Drawing a Line at Violence: The Key to Uniting the Nation

Martin Luther King, Jr. once said that “A riot is the language of the unheard.”

Let me be clear: I have no sympathy for those who stormed the U.S. Capitol on January 6 — another day that should live in infamy. The rioters not only destroyed property and threatened the symbolic and structural center of our democracy, but evidence shows that at least some of them were intent not only on vandalism and destruction but on kidnapping and assassination. They deserve the harshest punishment that our criminal justice system can muster for seditionists, insurrectionists and traitors. And make no mistake: Donald Trump should be convicted by the U.S. Senate and forbidden from ever holding elective office again.

But let’s draw a line between those misguided souls who attended Trump’s rally on the morning of the 6th and then went home peacefully, and those malicious zealots who then went on to tear apart the Capitol, murder at least one police officer and threaten the lives of those working to do the people’s business inside. We need to think about those protestors who had been fooled into believing that Trump had won the election and raised their voices – but not their fists – in support of that delusional goal in an entirely different way than those who turned to violence. Finding a way to talk to those fellow Americans may be the key to moving forward as a diverse but unified nation.

Let’s draw a line between those misguided souls who attended Trump’s rally on the morning of the 6th and then went home peacefully, and those malicious zealots who then went on to tear apart the Capitol.

On September 11, 2001, we learned that the threat of international terrorism was no longer something we could ignore. In addition to necessary security enhancements, we quickly came to understand that not everyone with a similar demographic or ideological profile was intent on causing harm and most of us moved quickly to differentiate the large majorities of Muslims who shared the nation’s goals of life, liberty and the pursuit of happiness from a very small minority with more dangerous aspirations.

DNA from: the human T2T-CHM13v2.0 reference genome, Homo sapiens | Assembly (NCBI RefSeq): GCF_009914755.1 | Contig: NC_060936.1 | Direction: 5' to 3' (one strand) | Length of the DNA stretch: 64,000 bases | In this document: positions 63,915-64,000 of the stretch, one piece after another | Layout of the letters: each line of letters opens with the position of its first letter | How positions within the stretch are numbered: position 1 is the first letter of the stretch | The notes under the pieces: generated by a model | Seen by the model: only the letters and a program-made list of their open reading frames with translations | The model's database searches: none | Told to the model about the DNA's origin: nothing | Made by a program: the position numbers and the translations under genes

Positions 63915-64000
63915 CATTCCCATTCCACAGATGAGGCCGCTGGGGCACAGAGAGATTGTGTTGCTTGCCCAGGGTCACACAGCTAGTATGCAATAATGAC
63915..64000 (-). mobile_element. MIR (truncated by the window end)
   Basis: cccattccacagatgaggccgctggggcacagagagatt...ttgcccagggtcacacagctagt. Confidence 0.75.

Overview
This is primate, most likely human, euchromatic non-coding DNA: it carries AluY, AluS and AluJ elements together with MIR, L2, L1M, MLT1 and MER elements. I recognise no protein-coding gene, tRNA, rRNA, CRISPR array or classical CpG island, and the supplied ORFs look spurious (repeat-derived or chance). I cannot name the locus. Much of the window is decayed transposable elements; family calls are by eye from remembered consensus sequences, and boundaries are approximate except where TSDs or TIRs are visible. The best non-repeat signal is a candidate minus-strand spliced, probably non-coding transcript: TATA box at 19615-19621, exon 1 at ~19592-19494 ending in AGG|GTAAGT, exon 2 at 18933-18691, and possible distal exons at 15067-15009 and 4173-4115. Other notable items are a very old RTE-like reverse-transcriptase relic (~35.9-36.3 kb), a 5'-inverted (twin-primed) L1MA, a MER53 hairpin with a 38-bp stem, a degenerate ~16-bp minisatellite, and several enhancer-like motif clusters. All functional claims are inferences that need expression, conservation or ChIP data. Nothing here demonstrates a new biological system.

Almost twenty years later, we are now beginning to realize something that U.S. intelligence agencies have known for some time that domestic terrorism is now the gravest threat to our safety. While the death toll on 9/11 was obviously much greater, there is a case to be made that the Capitol riots of January 6 will have a similar impact on our collective consciousness as we recalibrate to protect ourselves against this very different type of menace.

The federal government is already mobilizing against the immediate danger of further violence on and around the day of the new president’s inauguration. More than 25,000 National Guard troops have been deployed to Washington, DC, and scores of other local and state authorities are preparing for potential disruptions at government buildings across the country.

Virginia National Guard soldiers on the east front of the U.S. Capitol on January 17, 2021 in Washington, DC. (Photo by Samuel Corum/Getty Images)

But we learned in 2001 that there is not enough law enforcement or military presence to protect every potential soft target in our communities. Even during the age of social distancing, it’s impossible to provide enough fortification to guarantee security for every shopping mall, sports event or other public gathering place. So as is the case when preparing for foreign intruders, security is only part of the solution when the potential instigators are from the homeland.

We now know that the most important protection against terrorist violence comes not from building walls or fences, but winning hearts and minds. The criminals who defiled the Capitol – like the assassins who flew airplanes into the World Trade Center and the Pentagon — must be penalized to the full extent of the law. But if the key to winning the war against foreign terror is to isolate radical and dangerous fanatics from the broader population, the same approach will be necessary to knit our own country back together. That means separating out the violent hate-mongers bent on destruction and death from those Americans who turned to Donald Trump out of fear rather than cruelty.

Uniting our country will require at least some of the 51 percent of the voters who supported Biden talking to at least some of the 48 percent who were for Trump. If we’re serious about healing, it will require reaching out to those with whom we disagree on public policy but who are willing to settle their arguments with words rather than clubs or guns.

Uniting our country will require at least some of the 51 percent of the voters who supported Biden talking to at least some of the 48 percent who were for Trump.

Some of those policy differences are profound, and many of the conversations about those differences will be exceedingly difficult. But to take Dr. King’s quotation one step further, listening now may be the best way to avoid more rioting in the future.


Dan Schnur teaches political communications at UC Berkeley, USC and Pepperdine. He hosts the weekly webinar “Politics in the Time of Coronavirus” for the Los Angeles World Affairs Council & Town Hall.

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